Isla Nublar has changed a lot since when Jurassic Park was first built 22 years ago. Now more than two decades later with a brand-new dinosaur theme park, times are just as tough off the coast of Costa Rica as ever. After years of operation, the impressive prehistoric animals they did have were losing their luster, and they needed a sparkly new attraction. Cue in a genetically-modified dinosaur hybrid that didn't exactly work out. You'd think they would learn by now, right?
Nick Robinson landed the role of Zach in Jurassic World, and getting to take part in a legendary story that has been unfolding since Jurassic Park first came out in 1993 is just as epic as you'd think. When we caught up with the 20-year-old at the very fitting Evolution Store in New York City, we quickly learned just how special this flick is. And also how terrifying.
We're sure the question "Where were you when you first watched Jurassic Park?" pops up a lot in this actor's interviews, but we're sure the then-wide-eyed kid watching with his family had no idea he would be filming the fourth installment years later. "I grew up with the movies—they were always around the house. They're considered a standard by now. I have a very specific memory of going on a family reunion to Lake Roosevelt in Washington, and it was on in the living room. For some reason me watching Jurassic at that cabin is still very vivid," he says.
Nick admits he wasn't dinosaur-obsessed growing up like the rest of the kids in his class, but the thought of the prehistoric animals still amazes him. "It's funny. It's crazy to think that they really existed. There's all this stuff with Game of Thrones and dragons and stuff, but we actually did have something similar millions of years ago," he says. Lucky for him, he got to experience them firsthand. Well, kinda.
Being in a film that boasts dinos the size of a house seems a little scary, but know what's not? Tennis balls and light bulbs. Funny enough, Nick saw more of those completely random, everyday items more than he saw scaly beasts. "The special effects varied quite a bit. Sometimes it would be a light bulb perched up on a pole, sometimes it would be one of our cameramen holding a tennis ball. Sometimes it would be a piece of tape, or even real people," he says. Then things got extra creative. "For the Raptors, they had a crew of dancers who came in and mimicked the movements. They had hats on that were supposed to look like the dinosaurs' heads. That was probably the coolest. But in the end, seeing a tennis ball turn into a 30-foot-tall Tyrannosaurus Rex was something else.
To make the environment as realistic as possible to lend home to the massive dinosaurs, the cast and crew had a few different stops, some being the same as the original films' locations. First up was Hawaii, where Nick definitely took advantage of his free time. "Filming in such a beautiful location was a really difficult job," he teases. "We started in Oahu, and our first month or so of filming, Ty Simpkins [his little brother in the film] and I only worked eight days so we got to explore the island and the culture. We went scuba diving and snorkeling, and I rented a moped. It was really against our insurance policy. I couldn't have asked for a better way to spend a summer.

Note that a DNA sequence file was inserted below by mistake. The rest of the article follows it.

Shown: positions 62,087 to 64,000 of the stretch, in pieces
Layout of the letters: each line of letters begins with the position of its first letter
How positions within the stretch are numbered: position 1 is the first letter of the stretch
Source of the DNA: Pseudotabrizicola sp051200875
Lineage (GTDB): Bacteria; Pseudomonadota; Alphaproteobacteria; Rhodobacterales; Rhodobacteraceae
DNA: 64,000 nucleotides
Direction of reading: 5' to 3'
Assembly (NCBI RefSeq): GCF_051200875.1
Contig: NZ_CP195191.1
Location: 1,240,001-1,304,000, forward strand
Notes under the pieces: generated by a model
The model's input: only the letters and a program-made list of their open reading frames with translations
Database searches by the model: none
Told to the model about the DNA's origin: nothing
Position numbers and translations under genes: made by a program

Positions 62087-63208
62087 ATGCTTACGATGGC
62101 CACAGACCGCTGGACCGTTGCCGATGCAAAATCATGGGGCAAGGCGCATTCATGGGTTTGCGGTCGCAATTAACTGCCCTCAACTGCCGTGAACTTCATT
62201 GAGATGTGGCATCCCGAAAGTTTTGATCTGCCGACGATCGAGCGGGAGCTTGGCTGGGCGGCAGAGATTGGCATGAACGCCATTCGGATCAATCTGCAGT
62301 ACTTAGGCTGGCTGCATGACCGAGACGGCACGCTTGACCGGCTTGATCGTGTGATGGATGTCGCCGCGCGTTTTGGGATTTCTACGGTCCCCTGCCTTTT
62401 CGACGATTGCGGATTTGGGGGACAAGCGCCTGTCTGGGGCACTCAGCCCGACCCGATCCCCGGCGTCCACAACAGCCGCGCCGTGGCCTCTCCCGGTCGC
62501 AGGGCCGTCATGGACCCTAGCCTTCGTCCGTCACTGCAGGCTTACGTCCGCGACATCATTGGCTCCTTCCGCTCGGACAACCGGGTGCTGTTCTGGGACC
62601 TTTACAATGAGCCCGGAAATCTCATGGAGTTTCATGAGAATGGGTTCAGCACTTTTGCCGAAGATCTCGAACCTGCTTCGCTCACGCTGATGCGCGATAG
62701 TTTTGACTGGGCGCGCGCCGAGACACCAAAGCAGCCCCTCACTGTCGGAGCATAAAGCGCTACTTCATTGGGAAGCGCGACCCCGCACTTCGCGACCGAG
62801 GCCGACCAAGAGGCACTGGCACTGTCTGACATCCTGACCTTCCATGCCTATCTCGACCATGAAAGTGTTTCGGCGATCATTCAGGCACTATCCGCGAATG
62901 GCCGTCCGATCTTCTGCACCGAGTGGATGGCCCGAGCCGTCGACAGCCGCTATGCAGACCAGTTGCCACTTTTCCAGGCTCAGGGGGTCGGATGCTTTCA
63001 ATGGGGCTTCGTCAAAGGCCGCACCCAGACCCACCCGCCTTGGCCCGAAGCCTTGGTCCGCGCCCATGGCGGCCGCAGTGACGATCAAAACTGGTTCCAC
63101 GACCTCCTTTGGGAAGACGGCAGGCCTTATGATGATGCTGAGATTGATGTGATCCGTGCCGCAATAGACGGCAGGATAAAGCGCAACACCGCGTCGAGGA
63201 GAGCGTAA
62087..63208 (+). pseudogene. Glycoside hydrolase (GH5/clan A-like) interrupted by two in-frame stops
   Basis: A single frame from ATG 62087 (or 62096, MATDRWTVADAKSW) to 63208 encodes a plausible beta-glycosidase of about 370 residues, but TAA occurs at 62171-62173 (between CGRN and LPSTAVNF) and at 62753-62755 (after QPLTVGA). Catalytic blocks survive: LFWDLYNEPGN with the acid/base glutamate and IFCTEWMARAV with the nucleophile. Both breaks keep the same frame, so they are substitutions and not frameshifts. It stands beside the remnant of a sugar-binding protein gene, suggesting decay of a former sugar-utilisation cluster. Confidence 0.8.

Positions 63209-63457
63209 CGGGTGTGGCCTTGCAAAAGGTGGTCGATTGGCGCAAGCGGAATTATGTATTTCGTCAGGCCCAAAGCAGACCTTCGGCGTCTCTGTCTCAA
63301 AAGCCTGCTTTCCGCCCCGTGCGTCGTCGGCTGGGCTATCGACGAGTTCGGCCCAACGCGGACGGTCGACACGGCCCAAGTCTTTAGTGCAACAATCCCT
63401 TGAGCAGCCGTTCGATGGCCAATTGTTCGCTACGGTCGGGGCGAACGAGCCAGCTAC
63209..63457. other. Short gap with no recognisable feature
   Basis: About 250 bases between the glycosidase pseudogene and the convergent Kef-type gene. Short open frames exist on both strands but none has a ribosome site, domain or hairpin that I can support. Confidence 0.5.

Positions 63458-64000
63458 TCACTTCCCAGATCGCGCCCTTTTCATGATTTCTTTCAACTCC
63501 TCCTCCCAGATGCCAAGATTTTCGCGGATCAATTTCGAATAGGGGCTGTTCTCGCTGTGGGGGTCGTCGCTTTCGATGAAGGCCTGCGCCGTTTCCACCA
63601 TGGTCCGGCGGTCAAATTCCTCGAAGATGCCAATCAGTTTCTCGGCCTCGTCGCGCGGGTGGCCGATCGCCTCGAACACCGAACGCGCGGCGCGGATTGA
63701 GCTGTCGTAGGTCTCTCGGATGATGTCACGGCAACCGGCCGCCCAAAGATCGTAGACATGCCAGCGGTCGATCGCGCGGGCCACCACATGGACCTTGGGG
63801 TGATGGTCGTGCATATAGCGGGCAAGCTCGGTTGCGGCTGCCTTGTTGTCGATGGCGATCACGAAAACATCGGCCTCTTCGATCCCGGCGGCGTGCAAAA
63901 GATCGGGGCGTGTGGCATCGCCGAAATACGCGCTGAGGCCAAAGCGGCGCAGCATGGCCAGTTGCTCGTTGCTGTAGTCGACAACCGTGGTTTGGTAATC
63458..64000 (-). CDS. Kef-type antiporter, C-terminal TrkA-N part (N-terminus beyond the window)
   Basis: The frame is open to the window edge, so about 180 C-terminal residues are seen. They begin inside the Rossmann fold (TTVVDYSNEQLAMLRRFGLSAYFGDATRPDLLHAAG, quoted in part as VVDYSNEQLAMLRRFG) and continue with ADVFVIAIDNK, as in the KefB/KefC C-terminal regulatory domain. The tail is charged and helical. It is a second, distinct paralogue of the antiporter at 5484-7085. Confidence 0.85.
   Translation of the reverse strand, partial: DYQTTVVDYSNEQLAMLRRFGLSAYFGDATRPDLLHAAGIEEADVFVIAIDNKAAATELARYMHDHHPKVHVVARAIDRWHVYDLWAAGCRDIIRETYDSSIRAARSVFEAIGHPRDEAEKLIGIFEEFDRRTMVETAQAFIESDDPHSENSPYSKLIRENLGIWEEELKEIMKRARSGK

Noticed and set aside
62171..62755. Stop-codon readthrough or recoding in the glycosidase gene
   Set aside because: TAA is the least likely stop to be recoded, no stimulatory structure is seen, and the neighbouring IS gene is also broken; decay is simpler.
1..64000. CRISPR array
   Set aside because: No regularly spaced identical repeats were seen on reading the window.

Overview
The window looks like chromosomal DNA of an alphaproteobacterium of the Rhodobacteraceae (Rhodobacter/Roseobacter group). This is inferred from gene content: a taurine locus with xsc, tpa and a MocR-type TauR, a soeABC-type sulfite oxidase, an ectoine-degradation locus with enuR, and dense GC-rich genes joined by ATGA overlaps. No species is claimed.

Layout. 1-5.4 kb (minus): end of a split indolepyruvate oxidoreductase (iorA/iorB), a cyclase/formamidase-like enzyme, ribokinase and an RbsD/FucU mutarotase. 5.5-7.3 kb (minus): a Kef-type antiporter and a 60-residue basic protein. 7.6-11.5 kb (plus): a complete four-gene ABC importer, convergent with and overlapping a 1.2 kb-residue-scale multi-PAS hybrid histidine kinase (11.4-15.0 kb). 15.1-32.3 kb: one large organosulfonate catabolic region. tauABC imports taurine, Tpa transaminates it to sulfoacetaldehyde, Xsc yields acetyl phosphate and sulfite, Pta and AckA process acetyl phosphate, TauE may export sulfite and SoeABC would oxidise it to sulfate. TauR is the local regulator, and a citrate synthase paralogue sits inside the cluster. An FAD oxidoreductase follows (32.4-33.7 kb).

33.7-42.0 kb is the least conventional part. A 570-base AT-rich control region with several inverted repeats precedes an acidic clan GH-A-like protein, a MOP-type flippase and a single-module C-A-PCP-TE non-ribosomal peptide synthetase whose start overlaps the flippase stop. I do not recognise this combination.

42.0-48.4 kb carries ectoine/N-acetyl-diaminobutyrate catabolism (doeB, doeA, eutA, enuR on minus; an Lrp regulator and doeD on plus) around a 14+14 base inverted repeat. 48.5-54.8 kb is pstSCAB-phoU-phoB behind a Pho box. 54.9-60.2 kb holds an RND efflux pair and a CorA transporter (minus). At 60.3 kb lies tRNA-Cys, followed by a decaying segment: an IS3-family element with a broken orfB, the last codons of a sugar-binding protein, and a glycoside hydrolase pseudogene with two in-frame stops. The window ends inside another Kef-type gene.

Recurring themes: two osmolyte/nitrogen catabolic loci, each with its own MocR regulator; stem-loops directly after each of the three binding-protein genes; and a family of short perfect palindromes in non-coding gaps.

Next up was filming in Kauai "to get the real jungle," then it was off to the final stop in New Orleans. "I tried to explore the city as much as possible. I would go to the French Quarter, the Bywater, to the swamps. It was funny—I was watching True Detective at the same time coincidentally and I got into the whole vibe of the city and the bayou and Creole culture," he says.
Being surrounded by a beautiful backdrop wasn't the only memorable part of working on this film—his co-stars played a big role, too. "Chris Pratt is great. He's a really authentic guy—what you see is what you get," he says. "He's also one of the funniest people I've ever met. I can't keep up with him. As far as improv goes, he's the champion—you just want to sit back and watch him go."
Now with the release of the film in just hours, Nick is already thinking about his next big career move. It might surprise some (and not-so-much others), but this kid's going to college this fall. After such a huge film on his résumé, the industry is probably expecting him to jump right into the next one, but not until he crosses a big goal off his to-do list.
"I'm still not sure what I want to do, but I just got my class schedule and everything—it's all locked in," he says. "It takes a semester at least to get adjusted, but then I should be able to balance acting and school. It was always an expectation, and I've always wanted to go to college, so I'm taking some time to go have fun at NYU in New York. Right now my class schedule is interdisciplinary seminars, but then cinema studies and psych and things like that."
Until he makes his way to the east coast to get a diploma, it's time for a little R&R. And the one place you can find him? Most likely spending quality time with friends before his schedule fills up again. "I went up to the Redwoods to go camping recently—we just hiked around. It was beautiful," he says. "The last day, the ranger told us there was a big black bear up the road that they were moving into another location. Luckily I've had a lot of practice—give me a black bear over a Velociraptor any day."
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- ^ Evolution Store (www.teenvogue.com)
- ^ Get to Know the Actors Who Scored Gigs in This Year's Most Highly Anticipated Films (www.teenvogue.com)
- ^ It's Girls' Night, and These Are the Chick Flicks You Need to Be Watching (www.teenvogue.com)
- ^ 5 High School Movies You Have to Watch ASAP (www.teenvogue.com)
Source : http://www.teenvogue.com/entertainment/movies/2015-06/nick-robinson-jurassic-world-interview
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